It started when an outraged parent of a second-grader went to the American Humanist Association (AHA) for assistance in suing the school for allowing a principal to pray at a graduation ceremony. It wasn’t just that the principal Lisa Patterson prayed, but apparently she ended her praying with “in Jesus’ name we pray, Amen.” Oh, and also there was a sign on school grounds with “Jesus” written on it.
According to the AHA, these are both instances of violations of the Constitution’s establishment clause found in the 1st Amendment. In their long and boring letter to the Georgia school district and principals, they provide a litany of court cases that support the idea that any Christian prayers offered in public schools – even if they’re completely voluntary and/or student-initiated – constitute an endorsement of Christianity and leads to “coercion” of other students and “peer pressure” to accept Christianity. The Daily Caller reported:
Monica Miller, a lawyer for the AHA’s legal branch, told The Daily Caller News Foundation that it would be “shocking” if the school doesn’t back down because they have clearly violated the Establishment clause.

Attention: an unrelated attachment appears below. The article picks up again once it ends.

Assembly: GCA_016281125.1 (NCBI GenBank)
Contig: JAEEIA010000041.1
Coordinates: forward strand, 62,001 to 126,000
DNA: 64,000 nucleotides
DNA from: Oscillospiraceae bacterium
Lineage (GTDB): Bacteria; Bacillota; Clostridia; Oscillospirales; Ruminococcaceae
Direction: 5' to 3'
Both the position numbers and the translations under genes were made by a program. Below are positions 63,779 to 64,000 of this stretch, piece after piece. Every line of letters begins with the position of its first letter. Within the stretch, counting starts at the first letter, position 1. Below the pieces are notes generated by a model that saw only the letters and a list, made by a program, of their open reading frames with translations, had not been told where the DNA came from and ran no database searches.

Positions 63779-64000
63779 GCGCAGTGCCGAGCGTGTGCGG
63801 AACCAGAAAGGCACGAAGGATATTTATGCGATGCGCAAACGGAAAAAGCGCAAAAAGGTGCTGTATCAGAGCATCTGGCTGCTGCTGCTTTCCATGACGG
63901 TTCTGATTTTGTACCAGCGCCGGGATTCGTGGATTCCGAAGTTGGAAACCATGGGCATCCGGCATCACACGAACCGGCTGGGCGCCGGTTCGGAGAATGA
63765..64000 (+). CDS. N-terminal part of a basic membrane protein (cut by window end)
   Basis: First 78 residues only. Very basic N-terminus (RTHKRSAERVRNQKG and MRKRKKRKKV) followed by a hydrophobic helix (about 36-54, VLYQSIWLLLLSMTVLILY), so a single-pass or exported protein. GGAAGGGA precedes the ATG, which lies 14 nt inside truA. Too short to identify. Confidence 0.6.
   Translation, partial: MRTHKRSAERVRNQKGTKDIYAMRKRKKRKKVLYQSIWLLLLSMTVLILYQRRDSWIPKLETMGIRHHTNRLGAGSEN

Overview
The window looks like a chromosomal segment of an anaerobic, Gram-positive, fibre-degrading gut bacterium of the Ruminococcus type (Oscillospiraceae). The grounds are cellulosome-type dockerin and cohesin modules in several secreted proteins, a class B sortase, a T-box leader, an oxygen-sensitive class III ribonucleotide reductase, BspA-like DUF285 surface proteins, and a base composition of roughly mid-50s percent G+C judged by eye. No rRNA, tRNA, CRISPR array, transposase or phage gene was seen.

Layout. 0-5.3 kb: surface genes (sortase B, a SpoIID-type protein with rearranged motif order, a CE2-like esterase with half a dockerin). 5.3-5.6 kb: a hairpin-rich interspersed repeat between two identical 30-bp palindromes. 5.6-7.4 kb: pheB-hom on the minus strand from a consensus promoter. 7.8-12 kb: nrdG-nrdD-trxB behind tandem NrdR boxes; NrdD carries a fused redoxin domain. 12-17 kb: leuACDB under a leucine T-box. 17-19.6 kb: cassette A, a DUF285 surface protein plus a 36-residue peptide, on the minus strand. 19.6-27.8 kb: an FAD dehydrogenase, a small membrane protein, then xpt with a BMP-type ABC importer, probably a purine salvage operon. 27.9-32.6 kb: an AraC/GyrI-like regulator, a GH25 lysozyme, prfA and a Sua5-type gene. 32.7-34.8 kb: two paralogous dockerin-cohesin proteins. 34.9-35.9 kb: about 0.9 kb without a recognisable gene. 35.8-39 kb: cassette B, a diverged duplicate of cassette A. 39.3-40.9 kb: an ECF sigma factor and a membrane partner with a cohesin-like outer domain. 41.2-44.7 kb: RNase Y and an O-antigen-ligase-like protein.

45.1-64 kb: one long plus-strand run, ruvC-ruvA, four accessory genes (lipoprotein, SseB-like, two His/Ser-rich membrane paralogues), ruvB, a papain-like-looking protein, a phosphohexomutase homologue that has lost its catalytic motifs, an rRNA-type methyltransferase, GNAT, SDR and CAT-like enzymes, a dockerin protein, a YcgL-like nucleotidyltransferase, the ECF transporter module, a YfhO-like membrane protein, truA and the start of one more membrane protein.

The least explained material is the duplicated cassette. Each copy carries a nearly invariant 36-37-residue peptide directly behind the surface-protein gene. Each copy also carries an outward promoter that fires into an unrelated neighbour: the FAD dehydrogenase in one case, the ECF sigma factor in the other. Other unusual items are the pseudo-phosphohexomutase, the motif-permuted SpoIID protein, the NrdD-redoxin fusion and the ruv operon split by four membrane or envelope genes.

“One can only infer that the school district or the school board is saying ‘we support Christianity’ when they see that sign there,” Miller told The DCNF. “I assume the case would involve suing the principal and other officials involved in their personal capacity as well as their professional capacity.”
“Federal circuit courts have been nearly unanimous in concluding that prayers delivered at primary and secondary public school graduations violate the Establishment Clause, even when they are student-initiated and student-led,” the letter reads.
It might be worthwhile to revisit the 1st Amendment, especially the “Establishment Clause”:
Congress shall make no law respecting an establishment of religion, or prohibiting the free exercise thereof; or abridging the freedom of speech, or of the press; or the right of the people peaceably to assemble, and to petition the Government for a redress of grievances.
It’s funny. Nowhere in the AHA’s 11-page letter do they even mention the first word of the First Amendment. They say a lot about the “Establishment Clause,” but nothing about to whom this Establishment Clause is directed. It’s directed to Congress. Congress shall make no law respecting an establishment of religion. It doesn’t say anything about schoolteachers or even about state governments or other government agencies. The federal government is prohibited from making a federal law establishing an official religion. Historically, Christianity was mainly all there was at the time the Bill of Rights was written. They didn’t want the federal government picking a particular denomination for the entire country. States would have been allowed to do so, just not the federal government.
Nowadays, the 1st Amendment apparently means if you work for the state or federal government in any capacity whatsoever, you’d better not mention anything about your religious faith, particularly if you happen to be a Christian. What a tolerant group of people Atheists are.